March natural gas futures squeezed out a 2.8-cent gain Friday to close at $7.755 as traders prepared for the contract’s expiration Monday while trying to decipher what impact the weather picture for March will bring. Friday’s close was 25.2 cents higher than the previous week’s finish.
“We are going horizontal here within a big range, but once we break out either way it could be a big move,” said Tom Saal, a broker with Commercial Brokerage Corp. in Miami. “The market is stabilizing and the weather is moderating in the short term. Even with the moderating weather, we are stabilizing at a higher level than before the cold weather due to the run on storage over the last couple of weeks. We will have to see what March brings in the way of weather.”
Saal noted that increased volatility late in the session was probably attributable to a late run on positions. “Looking at Friday’s session, there was a lot of volatility in the last half hour that I attribute to people trying to take long and short positions,” he said. “Somebody blinked and then the other guy was able to take advantage of them. It was a pretty big move.”
Rafferty Technical Research’s Steve Blair said he sees a follow-the-leader relationship with crude. “If you look at the market over the last two or three days, it has been taking its lead from crude futures. Every time crude rallies, natural gas rallies and every time crude drops, so does natural gas,” the broker said. “When natural gas got down to its $7.580 low Friday, crude was getting hammered. I think natural gas saw some long liquidation and was following crude. When March made new lows for the day late in the session, it rebounded back above $7.600, which got the shorts panicked, pushing it even higher.”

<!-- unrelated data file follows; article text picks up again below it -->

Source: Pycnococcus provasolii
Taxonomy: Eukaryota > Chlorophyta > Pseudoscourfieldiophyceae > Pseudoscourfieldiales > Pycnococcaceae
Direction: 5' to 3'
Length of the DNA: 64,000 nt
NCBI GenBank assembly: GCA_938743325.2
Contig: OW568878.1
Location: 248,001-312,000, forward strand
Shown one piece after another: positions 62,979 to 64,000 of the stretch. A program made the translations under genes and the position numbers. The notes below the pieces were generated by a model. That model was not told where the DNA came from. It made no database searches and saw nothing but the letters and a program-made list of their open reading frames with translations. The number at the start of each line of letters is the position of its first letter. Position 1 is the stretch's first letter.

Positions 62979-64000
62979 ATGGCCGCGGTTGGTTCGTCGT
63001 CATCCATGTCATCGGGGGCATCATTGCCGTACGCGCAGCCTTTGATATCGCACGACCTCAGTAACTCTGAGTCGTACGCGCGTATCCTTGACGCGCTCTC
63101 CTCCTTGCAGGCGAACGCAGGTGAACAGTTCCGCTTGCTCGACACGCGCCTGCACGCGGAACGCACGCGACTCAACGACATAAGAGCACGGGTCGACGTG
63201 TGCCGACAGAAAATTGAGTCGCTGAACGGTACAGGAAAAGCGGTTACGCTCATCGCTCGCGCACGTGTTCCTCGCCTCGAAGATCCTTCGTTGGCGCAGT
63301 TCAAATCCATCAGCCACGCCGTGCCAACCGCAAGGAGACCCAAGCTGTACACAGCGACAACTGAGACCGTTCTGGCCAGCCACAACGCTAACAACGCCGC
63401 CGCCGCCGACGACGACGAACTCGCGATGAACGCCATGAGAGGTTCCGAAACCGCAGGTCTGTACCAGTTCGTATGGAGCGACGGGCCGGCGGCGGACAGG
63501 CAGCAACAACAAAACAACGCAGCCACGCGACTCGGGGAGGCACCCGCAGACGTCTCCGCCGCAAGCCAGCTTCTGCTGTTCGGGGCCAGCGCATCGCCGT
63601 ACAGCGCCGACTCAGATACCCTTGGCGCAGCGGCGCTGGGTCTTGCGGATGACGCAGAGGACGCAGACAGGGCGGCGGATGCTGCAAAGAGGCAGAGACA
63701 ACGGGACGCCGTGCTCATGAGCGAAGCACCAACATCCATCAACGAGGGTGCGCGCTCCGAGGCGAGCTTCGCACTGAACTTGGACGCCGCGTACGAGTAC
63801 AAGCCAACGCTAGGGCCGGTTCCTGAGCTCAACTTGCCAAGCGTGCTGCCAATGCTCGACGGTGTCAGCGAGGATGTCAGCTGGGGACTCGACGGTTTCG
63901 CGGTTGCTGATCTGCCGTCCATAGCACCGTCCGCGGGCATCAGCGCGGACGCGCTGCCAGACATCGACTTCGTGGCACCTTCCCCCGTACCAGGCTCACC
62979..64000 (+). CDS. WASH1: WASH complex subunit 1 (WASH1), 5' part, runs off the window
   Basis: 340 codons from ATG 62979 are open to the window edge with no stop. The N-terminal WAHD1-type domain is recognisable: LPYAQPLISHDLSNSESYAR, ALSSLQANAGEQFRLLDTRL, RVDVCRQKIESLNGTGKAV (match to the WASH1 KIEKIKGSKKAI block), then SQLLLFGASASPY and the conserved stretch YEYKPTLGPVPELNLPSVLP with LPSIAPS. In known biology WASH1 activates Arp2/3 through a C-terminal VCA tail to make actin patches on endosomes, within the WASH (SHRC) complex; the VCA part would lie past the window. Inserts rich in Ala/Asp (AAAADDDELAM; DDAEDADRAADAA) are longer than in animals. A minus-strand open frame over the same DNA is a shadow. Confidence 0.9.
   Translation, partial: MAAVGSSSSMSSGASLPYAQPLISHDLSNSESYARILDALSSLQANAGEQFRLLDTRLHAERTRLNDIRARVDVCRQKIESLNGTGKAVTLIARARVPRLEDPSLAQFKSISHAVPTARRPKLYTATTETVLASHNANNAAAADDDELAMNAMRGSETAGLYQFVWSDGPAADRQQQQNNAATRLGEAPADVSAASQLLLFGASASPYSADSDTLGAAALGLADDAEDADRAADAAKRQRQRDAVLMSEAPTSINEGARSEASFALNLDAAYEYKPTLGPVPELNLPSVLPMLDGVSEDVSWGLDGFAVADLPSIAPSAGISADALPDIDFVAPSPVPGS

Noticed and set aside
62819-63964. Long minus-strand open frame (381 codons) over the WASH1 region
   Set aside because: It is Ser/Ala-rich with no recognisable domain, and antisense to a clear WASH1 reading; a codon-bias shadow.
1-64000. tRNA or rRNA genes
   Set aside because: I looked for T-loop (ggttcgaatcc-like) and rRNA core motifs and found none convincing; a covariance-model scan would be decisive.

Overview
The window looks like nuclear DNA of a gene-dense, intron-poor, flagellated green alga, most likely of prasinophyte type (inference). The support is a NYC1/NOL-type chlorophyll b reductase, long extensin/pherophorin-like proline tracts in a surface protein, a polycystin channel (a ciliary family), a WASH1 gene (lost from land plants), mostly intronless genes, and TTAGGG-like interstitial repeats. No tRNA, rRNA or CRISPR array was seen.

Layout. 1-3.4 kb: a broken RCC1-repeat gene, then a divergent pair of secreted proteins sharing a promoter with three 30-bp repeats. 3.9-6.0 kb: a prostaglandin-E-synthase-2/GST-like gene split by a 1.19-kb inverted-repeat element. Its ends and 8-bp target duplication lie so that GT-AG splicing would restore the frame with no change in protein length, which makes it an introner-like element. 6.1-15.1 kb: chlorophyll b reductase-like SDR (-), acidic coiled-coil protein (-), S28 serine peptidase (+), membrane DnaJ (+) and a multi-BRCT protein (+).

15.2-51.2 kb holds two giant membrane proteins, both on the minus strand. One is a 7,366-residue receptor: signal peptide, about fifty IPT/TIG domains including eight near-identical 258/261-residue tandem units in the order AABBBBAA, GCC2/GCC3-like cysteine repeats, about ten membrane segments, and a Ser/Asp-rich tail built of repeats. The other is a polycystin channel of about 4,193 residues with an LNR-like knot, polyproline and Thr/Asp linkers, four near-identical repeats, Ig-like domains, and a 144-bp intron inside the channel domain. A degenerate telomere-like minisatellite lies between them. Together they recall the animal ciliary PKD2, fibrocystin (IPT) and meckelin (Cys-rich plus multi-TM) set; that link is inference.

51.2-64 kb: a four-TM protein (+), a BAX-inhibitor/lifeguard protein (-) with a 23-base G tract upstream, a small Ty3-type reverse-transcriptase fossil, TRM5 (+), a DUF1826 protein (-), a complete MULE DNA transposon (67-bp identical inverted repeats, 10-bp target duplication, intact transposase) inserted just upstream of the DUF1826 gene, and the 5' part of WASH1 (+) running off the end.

Blair noted that the expiration of March options was not much of a factor Friday. “There were really no option strikes that the market was going after here in terms of any big open interest,” he said. “There was some open interest at the $7.500 strike — both calls and puts — which may have been due to the push lower late in the day. It may have been some attempt at going after that strike, but the market couldn’t get it done. I really think this thing is still range-bound with a slight impetus higher.”
On Thursday the Energy Information Administration reported a withdrawal from inventory of 223 Bcf, placing supplies at 1,865 Bcf for the remaining six weeks of the heating season. The market greeted the 10:30 a.m EST release with a big ho-hum and moved little. The problem was the number was right on target with industry expectations. A Reuters survey suggested a withdrawal of 224 Bcf, Bloomberg 225, and the ICAP auction 229.
Bulls and bears will now be turning to weather reports to glean insight into the market’s next direction. “I don’t look for prices to do much until there is a change in the weather,” said a New York floor trader. He added that forecasts are calling for near-term warmth followed by cooler temperatures, “but by then it will be March and it will have to get really cold to have an effect on the market,” he said.
MDA EarthSat showed in its Friday morning six- to 10-day forecast a cooling that “shifts to the Midcontinent again” and in the 11- to 15-day period the “threat of a bigger cold outbreak lowers.” The company admits though, that American and European ensemble (weather models) are reluctant to “dislodge the core of the colder air in western to northwestern Canada this (11- to 15-day) period.”
Last year’s market experience is not encouraging to market bears expecting a significant drop in prices. At this time last year inventories stood at a more robust 2,161 Bcf, and spot futures were able to reach a late-winter low of just $6.450 on March 8, 2006. Futures did eventually reach a low of $4.050 on Sept. 27, but it required an uneventful hurricane season to pull it off.
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